The nuclear option
In a previous chapter, we talked about the path leading up to the Wall Street Journal article. For many, including myself, this was a seemingly extreme measure. That is not to say it was truly an extreme measure, it just felt like it. You see, there exists a significant stigma in the military as it pertains to the press, some feel the relationship is adversarial, some feel the press carries out the work of our opponents. Many times, people who diverge from that groupthink are thought of as rats, or finks, or sellouts for having gone and reported to the “enemy.” Another sad fact of reality: a military member does avail themselves to backlash when they go to the press. Since reporting wrongdoing to the media is not considered a Protected Communication (PC), as defined by Title 10, that member is not protected against retribution or reprisal for having spoken to the media. While there are few legal restrictions as to what a person can be charged for in terms of press engagement, there is conversely little protection from any fallout that may occur as a result of going on the record either. A military member can also be ordered to not engage with the media; there exists precedent for that as well. This is all to say that “going public” is a dicey proposition when wearing the uniform and, given all the risks, why so few opt to go this route.
When I began working with the Wall Street Journal in October of 2021, it was imperative for me to go on record while on active duty and appear in uniform. I felt I needed to dispel the misnomers about appearing in the press while in the service. As you read in “Hello, Mr. Narrative,” the progress of the story was retarded several times, to the point where in January 2022, I had serious doubts that my goal of appearing in uniform would be realized. However….
January 31, 2022
My final day on active duty, 9,717 days after rolling up onto the Air Force Academy with my pair of broken-in boots and some dreams of becoming a fighter pilot. It was a brisk, but sunny afternoon at Langley Air Force Base. I got out of the car and walked to the photo shoot location – the air park in the center of the base. Most officers mark the end of their career with a little ceremony: typically a speech, maybe an award, most have their friends and family alongside them, maybe there’s a cake. My last day, instead, was having my picture taken for the WSJ article…in uniform, standing alone. “How apropos,” I thought to myself. I’m not sure if I can, even now, adequately describe the emotions evoked that day – this feeling of incredible accomplishment, in several facets of the meaning, juxtaposed against a sense of eery solace. I was, of course, proud of what I accomplished in my 22-year career, proud of having defended my country dutifully, proud of the amazing people I had served with and for. On the other hand, the great irony of the moment was not lost on me – standing there in uniform to speak out against my military and its failures.
One of the Air Force’s core values is “Service before self.” I can’t think of a time in my career I served more selflessly than that day. It was not the happiest moment, not the fondest memory, but was absolutely the proudest.
A lot of people asked me in the months following the article what kind of reaction I received for having gone to the press. The true underlying probe of their question was: “what kind of backlash did you get?” The answer is: none. Had I still been on active duty and in DIA, there is no doubt I would be getting railroaded (again) right now (hell, I wouldn’t be shocked if DIA is still trying to plot my demise…no doubt there are a few dart boards hung on walls in the Mothership with my mug on them). However, the journalists I worked with were professionals and the story was vigorously vetted and therefore airtight. That, in and of itself, helped to curb any potential retribution. Also, due to delays and happenstance, the story was published February 19, 2022 – 18 days after I retired from active duty. But when you think about it, who in their right mind would publicly retort the narrative by raising their hand in support of the cabal and its miscreants (and thereby out themselves in the process), right!?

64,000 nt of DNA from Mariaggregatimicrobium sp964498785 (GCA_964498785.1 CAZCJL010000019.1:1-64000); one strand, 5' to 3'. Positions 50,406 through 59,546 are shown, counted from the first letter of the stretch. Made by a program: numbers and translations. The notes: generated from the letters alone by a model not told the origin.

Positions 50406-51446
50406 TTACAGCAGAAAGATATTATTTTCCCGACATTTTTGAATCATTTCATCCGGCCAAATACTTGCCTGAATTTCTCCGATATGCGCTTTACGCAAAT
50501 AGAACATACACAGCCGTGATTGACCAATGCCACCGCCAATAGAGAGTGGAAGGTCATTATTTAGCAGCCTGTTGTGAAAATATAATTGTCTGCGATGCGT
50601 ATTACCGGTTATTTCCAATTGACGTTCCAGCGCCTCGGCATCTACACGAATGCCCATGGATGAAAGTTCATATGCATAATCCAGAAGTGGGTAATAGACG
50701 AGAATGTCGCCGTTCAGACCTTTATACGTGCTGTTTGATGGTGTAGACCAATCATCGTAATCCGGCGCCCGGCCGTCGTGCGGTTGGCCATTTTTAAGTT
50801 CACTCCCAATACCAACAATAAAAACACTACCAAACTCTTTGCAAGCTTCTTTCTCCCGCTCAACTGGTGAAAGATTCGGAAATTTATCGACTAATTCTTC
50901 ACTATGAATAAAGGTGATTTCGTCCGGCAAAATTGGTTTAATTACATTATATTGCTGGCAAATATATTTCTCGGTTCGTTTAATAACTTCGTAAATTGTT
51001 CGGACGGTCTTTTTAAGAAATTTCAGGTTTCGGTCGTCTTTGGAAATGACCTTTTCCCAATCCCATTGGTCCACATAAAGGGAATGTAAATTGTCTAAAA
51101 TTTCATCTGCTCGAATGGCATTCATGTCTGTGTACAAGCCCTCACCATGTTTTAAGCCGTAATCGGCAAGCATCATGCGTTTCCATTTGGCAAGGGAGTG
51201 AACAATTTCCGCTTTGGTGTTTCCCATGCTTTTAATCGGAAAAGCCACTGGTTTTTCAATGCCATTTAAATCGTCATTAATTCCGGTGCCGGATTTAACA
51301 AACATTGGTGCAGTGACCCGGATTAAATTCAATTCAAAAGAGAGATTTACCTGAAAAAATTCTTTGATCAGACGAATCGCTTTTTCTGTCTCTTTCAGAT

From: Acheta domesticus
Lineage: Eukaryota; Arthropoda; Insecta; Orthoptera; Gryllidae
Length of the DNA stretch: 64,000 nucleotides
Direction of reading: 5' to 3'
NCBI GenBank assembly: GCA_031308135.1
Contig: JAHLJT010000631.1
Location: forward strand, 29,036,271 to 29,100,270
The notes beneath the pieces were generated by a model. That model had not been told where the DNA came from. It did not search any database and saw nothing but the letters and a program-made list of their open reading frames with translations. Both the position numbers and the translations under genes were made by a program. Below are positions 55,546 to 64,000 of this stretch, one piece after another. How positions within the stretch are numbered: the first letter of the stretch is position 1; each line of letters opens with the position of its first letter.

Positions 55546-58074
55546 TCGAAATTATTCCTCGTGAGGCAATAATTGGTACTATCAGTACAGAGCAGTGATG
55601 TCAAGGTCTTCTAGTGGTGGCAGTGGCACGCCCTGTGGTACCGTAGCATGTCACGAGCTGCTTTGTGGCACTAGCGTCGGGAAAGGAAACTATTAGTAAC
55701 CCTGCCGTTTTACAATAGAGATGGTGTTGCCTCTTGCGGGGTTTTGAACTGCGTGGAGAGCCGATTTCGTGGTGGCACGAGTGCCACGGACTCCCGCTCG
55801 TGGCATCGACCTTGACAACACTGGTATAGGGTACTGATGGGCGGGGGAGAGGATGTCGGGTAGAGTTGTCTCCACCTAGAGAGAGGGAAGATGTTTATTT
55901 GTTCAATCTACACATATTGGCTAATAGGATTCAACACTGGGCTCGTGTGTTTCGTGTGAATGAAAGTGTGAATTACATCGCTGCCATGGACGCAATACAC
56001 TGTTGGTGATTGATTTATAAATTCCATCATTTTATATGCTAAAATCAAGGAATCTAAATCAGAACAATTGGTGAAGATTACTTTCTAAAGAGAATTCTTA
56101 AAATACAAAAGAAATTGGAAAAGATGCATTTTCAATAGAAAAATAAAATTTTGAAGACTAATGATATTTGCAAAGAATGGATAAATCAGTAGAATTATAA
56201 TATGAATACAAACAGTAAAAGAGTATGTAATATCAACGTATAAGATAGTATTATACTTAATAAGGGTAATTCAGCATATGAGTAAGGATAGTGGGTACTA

You’ve already read about the follow-on discussions I had in the busy month that followed – scores of supporters, witnesses, victims who came forward to recount their stories; all very much sounding like, as my G.O. would say, “same church, different pew.” Aside from adding to the voluminous amount of evidence for the case, these discussions helped to also assuage any fears I had throughout this process. Those fears didn’t center around retribution, they didn’t center around fallout, they centered around the constant “nag” in my mind: “is this really just Ryan Sweazey’s fight?” I say this because I was always aware and always concerned that the mission I had set out on was just a personal crusade; that any tepid responses, or lack of responses altogether, were not attributable to people being afraid to come forward, but because they weren’t seeing what I was seeing, they weren’t being victimized like I had been. Of course, in retrospect, that was absolutely not the case – the number of witnesses and documents and assessments that mounted over the course of the year, especially after the article, is as damning as it is irrefutable. (Nearly) everyone sees that now.
But there was one important exchange I had shortly after the publication of the article which, although brief, was probably the most important to me. Here is the text I got from one of the WSJ journalists on the day after the publication of the article. It simply said:
“Lots of people reaching out from within the USG to agree with the story, Ryan.”
I don’t think I could have authored better closing remarks for my “retirement ceremony” than that.